Pohono Trail is one of the popular backpacking trails in Yosemite backcountry and for obvious reasons. It’s stunning to say the least. This 13-mile long trail can be done in various combinations as I described below.
- From Glacier Point to Tunnel View – Net loss in elevation.
- From Tunnel View to Glacier Point – Net gain in elevation.
- Tunnel View to Dewey Point and back to Tunnel View
- Glacier Point to Dewey Point and back to Glacier Point
Given the 13-mile distance, the hike can technically be done in one day. But, keep in mind, it’s a really challenging and strenuous one-day hike to do.
So, we chose to do it as a backpacking hike by breaking at Dewey point for the night. Trust me, it was the best ever decision. Sunrise and sunset at Dewey point are certainly not to be missed.
- 1 Pohono Trail
- 1.1 Pohono Trail Backpacking Permit
- 1.2 Changing the Dates on Permit:
- 1.3 Pohono Trail Length:
- 1.4 Pohono Trail Transportation:
- 1.5 Pohono Trail Camping:
- 1.6 Camping Before Pohono Trail Hike:
- 1.7 Pohono Trail Map:
- 1.8 Pohono Trail Water:
- 1.9 Personal Hygiene at Pohono Trail:
- 1.10 Bear Proofing for Pohono Trail:
- 1.11 End of Pohoto Trail Backpacking Trip:
- 1.12 Pin for planning your trip !
Glacier point to Tunnel view is considered easy due to the net loss in elevation. First 8 miles up to Dewey point is really gradual and the remaining 5 miles are guaranteed to shake your knees up with steep downhills.
Pohono Trail Backpacking Permit
It is entirely possible to go directly to the wilderness station and get on the day permit. However, during the peak summer, I wouldn’t bet on. I applied for the wilderness permit for Pohono Trail 6-weeks before the trip. We did the hike during the first weekend in August, 2019.
It was definitely the right decision to have applied for the permit ahead of time. When we got to the campsite, it looks like it was at full capacity.
To apply for the permit, use this link: https://www.yosemiteconservancy.org/yosemite-wilderness-permit-request-form
Here are the details you would need to fill the form:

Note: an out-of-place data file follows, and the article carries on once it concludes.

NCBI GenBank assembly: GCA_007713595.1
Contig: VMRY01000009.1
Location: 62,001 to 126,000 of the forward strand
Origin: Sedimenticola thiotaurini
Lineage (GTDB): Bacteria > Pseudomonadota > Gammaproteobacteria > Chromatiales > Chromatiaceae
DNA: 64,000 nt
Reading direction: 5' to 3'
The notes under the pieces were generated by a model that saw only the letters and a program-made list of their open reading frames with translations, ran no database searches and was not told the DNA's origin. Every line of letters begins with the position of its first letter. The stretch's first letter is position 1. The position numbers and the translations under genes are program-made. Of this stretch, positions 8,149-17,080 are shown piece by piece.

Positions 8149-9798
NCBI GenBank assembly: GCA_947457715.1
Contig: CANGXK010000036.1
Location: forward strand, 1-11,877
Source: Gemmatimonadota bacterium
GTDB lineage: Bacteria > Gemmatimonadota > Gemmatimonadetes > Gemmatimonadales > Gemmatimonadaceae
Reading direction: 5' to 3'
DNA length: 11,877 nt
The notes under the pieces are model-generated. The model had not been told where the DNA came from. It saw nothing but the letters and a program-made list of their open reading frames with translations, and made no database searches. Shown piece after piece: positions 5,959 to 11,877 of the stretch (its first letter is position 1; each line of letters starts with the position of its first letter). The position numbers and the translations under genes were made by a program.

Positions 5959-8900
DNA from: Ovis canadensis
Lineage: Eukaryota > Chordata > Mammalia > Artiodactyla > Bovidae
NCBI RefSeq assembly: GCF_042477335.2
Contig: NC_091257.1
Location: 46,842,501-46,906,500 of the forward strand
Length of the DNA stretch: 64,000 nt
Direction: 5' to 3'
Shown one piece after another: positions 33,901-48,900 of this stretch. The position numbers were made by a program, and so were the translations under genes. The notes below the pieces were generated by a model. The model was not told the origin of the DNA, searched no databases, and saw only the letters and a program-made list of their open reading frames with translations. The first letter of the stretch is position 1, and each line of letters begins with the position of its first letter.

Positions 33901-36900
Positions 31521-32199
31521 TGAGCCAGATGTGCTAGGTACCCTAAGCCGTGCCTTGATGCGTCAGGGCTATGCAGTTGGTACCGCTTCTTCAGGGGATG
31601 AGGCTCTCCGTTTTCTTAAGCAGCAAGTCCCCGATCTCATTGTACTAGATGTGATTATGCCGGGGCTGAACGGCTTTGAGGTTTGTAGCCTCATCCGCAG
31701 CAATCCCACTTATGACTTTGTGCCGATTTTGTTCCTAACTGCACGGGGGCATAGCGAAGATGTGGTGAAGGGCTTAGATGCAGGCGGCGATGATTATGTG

Entry Trailhead: Pohono Trail (Glacier Point)
Exit Trailhead: Pohono Trail (Wawona Tunnel/Bridalveil Parking)
Campsite: Dewey Point
Changing the Dates on Permit:
When we found out that we can’t make it on the weekend we had originally gotten the permit for, I immediately called the ranger station to see if I can postpone. The ranger helped find a weekend that would work for us and did the change without any issues.
And, they also allow anyone with the permit print out to pick up the permit. Technically, everyone should go to the permit pickup, because they give a talk on how to behave in the wilderness and how to handle wildlife. It’s extremely important to listen to that lecture, if this would be your first time backpacking in Yosemite wilderness, as it is very different from other backpacking trips you might have done.
Pohono Trail Length:
Total length of the trail is 13 miles from Glacier point to Tunnel view. However, you will find varying informations on how far the Dewey point is, how far the Bridal veil creek is from glacier point etc.,
Here is what we found out as we hiked through the trail.
From Glacier point to Dewey Point: 7.9 miles. It’s a gradual uphill to Dewey point.
From Dewey Point to Tunnel View parking lot: 5.1 miles
This is what the trail markings said and matched with our garmin gps watch as well.
Pohono Trail Transportation:
The most challenging part of this point to point backpacking trip or even a one day 13-mile hike is the logistics involved in having cars in two different parking lots.
Here are the ways to make it happen:
- Drive two cars. Leave one at each end.
- Drive one car that you leave at starting point and hitch hike your way after finishing the hike.
- Drive one car, leave it at the end of the trail. Book a bus to take you to starting point. You can find information on how to book a bus: https://www.travelyosemite.com/things-to-do/guided-bus-tours/
We were a group of 6 and chose to drive in two cars and parked one car at each end. Keep in mind, on a summer weekend, it will take a good one hour to get from Tunnel view to Glacier point and vice-versa.
Pohono Trail Camping: